Becoming a Freethinker and a Scientist

Religious Concepts


The Meaning of Life

Purpose in Nature

The Soul

On Ego, Consciousness, and “Eternal Life”


No Personal God

Short Comments on God


Science and Religion

The Mysterious

The Religiousness of Science

The Development of Religion

Science and Religion

Religion and Science: Irreconcilable?

A Conversation with Gustav Bucky

Short Comments on Religion


Morals and Emotions

On Good and Evil


The World As I See It

My Credo

Einstein's Faith

Short Comments on Einstein's Faith

Spinoza and Einstein

Einstein's Last Thoughts


Belief Breeds Intolerance

Miscellaneous Comments


Web einsteinandreligion.com

The World As I See It

This essay taken from Einstein's book The World as I See It . It bears the title of the book and begins on p. 1. The last paragraph is available on the Science and Religion web page as "Einstein on the Mysterious."

What an extraordinary situation is that of us mortals ! Each of us is here for a brief sojourn; for what purpose he knows not, though he sometimes thinks he feels it. But from the point of view of daily life, without going deeper, we exist for our fellow-men--in the first place for those on whose smiles and welfare all our happiness depends, and next for all those unknown to us personally with whose destinies we are bound up by the tie of sympathy. A hundred times every day I remind myself that my inner and outer life depend on the labours of other men, living and dead, and that I must exert myself in order to give in the same measure as I have received and am still receiving. I am strongly drawn to the simple life and am often oppressed by the feeling that I am engrossing an unnecessary amount of the labour of my fellow-men. I regard class differences as contrary to justice and, in the last resort, based on force. I also consider that plain living is good for everybody, physically and mentally.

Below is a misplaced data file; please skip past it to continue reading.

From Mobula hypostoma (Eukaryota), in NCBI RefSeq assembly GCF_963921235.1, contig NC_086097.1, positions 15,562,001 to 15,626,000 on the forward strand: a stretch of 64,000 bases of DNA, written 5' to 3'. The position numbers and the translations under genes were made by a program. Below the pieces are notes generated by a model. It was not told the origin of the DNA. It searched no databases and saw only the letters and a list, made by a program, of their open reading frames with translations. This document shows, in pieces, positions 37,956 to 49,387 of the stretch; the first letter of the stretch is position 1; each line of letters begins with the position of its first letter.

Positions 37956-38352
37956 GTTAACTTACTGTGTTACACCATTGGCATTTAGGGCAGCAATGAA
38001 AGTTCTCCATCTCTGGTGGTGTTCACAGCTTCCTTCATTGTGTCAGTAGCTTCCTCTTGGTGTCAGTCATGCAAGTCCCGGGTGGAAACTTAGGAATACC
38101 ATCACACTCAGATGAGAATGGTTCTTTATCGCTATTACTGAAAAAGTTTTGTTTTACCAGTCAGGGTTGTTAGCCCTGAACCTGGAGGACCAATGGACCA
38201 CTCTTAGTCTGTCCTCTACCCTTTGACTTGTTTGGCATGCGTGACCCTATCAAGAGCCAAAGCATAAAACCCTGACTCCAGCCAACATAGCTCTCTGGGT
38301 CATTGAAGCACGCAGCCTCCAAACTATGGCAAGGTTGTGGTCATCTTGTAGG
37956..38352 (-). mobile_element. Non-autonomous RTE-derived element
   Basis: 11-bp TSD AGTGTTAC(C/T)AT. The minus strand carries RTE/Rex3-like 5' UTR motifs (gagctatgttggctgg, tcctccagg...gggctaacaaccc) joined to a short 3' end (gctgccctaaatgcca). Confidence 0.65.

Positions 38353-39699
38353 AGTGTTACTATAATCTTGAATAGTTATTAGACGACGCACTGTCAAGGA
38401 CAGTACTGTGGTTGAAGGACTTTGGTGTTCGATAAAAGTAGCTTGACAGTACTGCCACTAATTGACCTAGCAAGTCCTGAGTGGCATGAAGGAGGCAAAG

Einstein with His Sister at the Palestine Pavilion of the 1939 World's Fair

To inquire after the meaning or object of one's own existence or of creation generally has always seemed to me absurd from an objective point of view. And yet everybody has certain ideals which determine the direction of his endeavours and his judgments. In this sense I have never looked upon ease and happiness as ends in themselves-such an ethical basis I call more proper for a herd of swine. The ideals which have lighted me on my way and time after time given me new courage to face life cheerfully, have been Truth, Goodness, and Beauty. Without the sense of fellowship which men of like mind, of preoccupation with the objective, the eternally unattainable in the field of art and scientific research, life would have seemed to me empty. The ordinary objects of human endeavour--property, outward success, luxury - have always seemed to me contemptible.

My passionate sense of social justice and social responsibility has always contrasted oddly with my pronounced freedom from the need for direct contact with other human beings and human communities. I gang my own gait and have never belonged to my country, my home, my friends, or even my immediate family, with my whole heart; in the face of all these ties I have never lost an obstinate sense of detachment, of the need for solitude--a feeling which increases with the years. One is sharply conscious, yet without regret, of the limits to the possibility of mutual understanding and sympathy with one's fellow-creatures. Such a person no doubt loses something in the way of geniality and light-heartedness; on the other hand, he is largely independent of the opinions, habits, and judgments of his fellows and avoids the temptation to take his stand on such insecure foundations.

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The photograph of Einstein with his sister at the Palestine Pavilion of the 1939 World's Fair comes from Louie de Broglie et al.